A status conference, or pre-trial hearing, has been called by judges
in The Hague
for 14:00GMT on Friday, and will look at the consequences of the
withdrawal of the charges against Muthaura for the case against
Kenyatta and former civil servant Muthaura were among six suspects
initially charged by ICC prosecutors with orchestrating violence
after the 2007 election, when some 1,200 people were killed.
On March 11, prosecutor Fatou Bensouda said the decision of a key
witness to recant testimony had forced her to drop charges against
Bensouda said the decision would have no impact on Kenyatta’s case.
Kenyatta’s lawyers will call on Friday for the case against him to
be dropped or at least postponed, said one lawyer who was familiar
with the case, but did not want to be quoted by name.” The collapse
of the case against Muthaura has a profound impact on the viability
of the prosecution’s case against Kenyatta,” the lawyer said.
The prosecutions are based to a large extent on similar evidence,
with both men denying any wrongdoing.
Kenyatta, 51, elected by a slim margin earlier this month, faces a
big challenge in bridging Kenya’s ethnic divides even without
the court case.
His opponent, Raila Odinga, challenged the election result in court
on Saturday, alleging widespread ballot rigging.
The prosecution would then have to show again that it has a strong
enough case to go to trial.
Judges have not yet formally dropped the case against Muthaura.
The case is an important test for the Netherlands
court, which was set up more than a decade ago as the world’s first
permanent war crimes tribunal, but has so far only secured one
Car bomb in Somalia’s
capital kills 10
(Washinton Post) — A suicide bomber driving a car filled with
explosives killed at least 10 people in the Somali capital of Mogadishu on Monday, illuminating the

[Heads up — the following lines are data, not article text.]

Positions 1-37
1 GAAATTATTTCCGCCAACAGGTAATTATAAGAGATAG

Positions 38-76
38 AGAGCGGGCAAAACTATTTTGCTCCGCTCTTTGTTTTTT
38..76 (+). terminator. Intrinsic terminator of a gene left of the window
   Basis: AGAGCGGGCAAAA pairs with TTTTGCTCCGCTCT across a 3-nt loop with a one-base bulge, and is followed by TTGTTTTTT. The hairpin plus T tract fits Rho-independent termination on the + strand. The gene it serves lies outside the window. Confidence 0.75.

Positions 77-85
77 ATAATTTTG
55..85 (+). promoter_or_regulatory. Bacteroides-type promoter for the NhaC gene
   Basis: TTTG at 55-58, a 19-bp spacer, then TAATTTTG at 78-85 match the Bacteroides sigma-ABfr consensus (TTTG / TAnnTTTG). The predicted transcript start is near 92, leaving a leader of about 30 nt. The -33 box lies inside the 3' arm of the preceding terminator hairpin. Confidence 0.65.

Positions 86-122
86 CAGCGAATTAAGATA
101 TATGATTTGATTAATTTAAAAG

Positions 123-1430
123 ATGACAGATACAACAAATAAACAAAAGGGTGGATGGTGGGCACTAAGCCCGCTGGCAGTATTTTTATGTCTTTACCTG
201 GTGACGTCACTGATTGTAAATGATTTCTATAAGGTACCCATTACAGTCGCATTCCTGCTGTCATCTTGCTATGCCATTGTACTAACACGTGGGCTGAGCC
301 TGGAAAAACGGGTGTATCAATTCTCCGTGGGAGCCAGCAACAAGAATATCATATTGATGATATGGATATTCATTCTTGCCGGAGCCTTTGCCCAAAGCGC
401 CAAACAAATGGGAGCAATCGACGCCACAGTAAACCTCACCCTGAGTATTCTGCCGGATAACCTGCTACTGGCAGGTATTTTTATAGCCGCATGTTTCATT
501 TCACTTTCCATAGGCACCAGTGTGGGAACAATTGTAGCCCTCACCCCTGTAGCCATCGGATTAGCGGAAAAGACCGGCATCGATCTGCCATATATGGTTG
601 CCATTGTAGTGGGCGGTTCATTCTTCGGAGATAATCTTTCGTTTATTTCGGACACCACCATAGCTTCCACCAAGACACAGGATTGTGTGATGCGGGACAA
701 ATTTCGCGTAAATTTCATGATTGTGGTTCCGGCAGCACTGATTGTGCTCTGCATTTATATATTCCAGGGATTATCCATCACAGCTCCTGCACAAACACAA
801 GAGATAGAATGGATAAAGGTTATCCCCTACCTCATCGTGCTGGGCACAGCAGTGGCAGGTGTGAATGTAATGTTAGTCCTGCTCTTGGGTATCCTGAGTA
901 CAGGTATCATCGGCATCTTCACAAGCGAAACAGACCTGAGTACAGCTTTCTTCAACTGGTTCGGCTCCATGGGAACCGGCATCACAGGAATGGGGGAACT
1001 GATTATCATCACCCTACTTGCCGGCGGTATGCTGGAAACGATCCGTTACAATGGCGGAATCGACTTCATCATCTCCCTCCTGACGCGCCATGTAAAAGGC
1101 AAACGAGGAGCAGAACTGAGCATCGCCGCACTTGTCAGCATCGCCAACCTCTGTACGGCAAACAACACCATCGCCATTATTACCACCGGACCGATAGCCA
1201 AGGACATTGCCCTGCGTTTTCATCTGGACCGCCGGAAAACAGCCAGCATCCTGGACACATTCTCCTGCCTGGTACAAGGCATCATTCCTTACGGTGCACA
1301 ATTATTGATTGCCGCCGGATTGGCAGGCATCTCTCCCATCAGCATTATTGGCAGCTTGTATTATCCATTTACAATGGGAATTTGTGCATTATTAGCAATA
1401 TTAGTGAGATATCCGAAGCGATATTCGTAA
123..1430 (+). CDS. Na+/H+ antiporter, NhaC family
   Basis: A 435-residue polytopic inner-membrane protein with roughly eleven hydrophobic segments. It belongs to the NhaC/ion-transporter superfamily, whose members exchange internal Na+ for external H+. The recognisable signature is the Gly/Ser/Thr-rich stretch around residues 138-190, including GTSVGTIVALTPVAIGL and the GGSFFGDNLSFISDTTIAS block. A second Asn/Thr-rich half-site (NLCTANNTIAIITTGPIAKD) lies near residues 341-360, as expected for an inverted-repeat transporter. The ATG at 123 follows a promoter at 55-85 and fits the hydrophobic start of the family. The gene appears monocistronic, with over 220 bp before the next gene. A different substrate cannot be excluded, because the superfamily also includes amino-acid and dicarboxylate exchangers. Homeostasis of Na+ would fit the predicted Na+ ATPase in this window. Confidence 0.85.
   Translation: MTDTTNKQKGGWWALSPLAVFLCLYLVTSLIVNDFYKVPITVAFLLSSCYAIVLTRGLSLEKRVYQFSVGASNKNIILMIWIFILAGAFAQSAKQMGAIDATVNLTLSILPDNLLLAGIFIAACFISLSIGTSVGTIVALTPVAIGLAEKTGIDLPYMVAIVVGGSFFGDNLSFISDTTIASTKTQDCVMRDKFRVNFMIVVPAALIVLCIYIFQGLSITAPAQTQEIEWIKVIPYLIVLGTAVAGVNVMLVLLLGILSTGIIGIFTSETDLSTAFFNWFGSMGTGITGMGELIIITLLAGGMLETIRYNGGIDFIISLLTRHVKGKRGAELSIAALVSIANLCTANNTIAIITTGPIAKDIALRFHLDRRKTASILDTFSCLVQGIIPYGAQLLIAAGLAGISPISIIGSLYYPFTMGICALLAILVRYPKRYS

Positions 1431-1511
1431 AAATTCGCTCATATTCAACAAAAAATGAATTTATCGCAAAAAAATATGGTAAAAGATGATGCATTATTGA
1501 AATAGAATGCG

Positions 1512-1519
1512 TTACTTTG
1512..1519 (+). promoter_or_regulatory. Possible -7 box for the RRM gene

lingering security challenges faced by the U.S.- and U.N.-backed
al-Qaeda-linked militia, al-Shabab, claimed responsibility for the
attack, the deadliest this year in
Mogadishu. The militia continues to stage
guerrilla assaults, more than a year after African Union
peacekeepers pushed the militants out of the capital.
The bombing appeared to target a group of Somali government
Mogadishu’s security chief, near the
presidential palace, but instead struck a minivan filled with
passengers, according to police and witnesses. The attack occurred
on a main road, lined with shops and tearooms, between the palace
and the national theater.
“The suicide car bomber targeted a senior national security officer
whose car was passing near the theater,” senior police officer
Abdiqadir Mohamud told Reuters, adding that the official was injured
and that most of the people who died were civilians on the minibus.
“This public vehicle coincidentally came between the government car
and the car bomb when it was hit. Littered at the scene are human
hands and flesh,” the news agency reported.
Sheik Ali Mohamud Rage, a spokesman for al-Shabab, told Reuters that
the attack was revenge for the deaths of its members targeted by the
Somali national security forces. The militia still controls large
swaths of rural Somalia,
even as it has been pushed out of major cities, including the Indian
Ocean port city of Kismayo, which has
severely damaged its ability to raise money.
Since late 2011, security in Mogadishu has improved considerably, prompting
the United Nations and some countries to reopen offices and
embassies in the capital. A nearly 18,000-strong African Union force
still protects the fragile central government.
Nevertheless, Monday’s bombing was a reminder of the militia’s
ability to create havoc and disrupt efforts by Somali President
Hassan Sheik Mohamud to pull the nation out of more than two decades
of civil war. Mohamud was elected last year in Somalia’s first nationwide vote
since the fall of dictator Siad Barre in 1991, an event that helped
trigger the country’s descent into turmoil.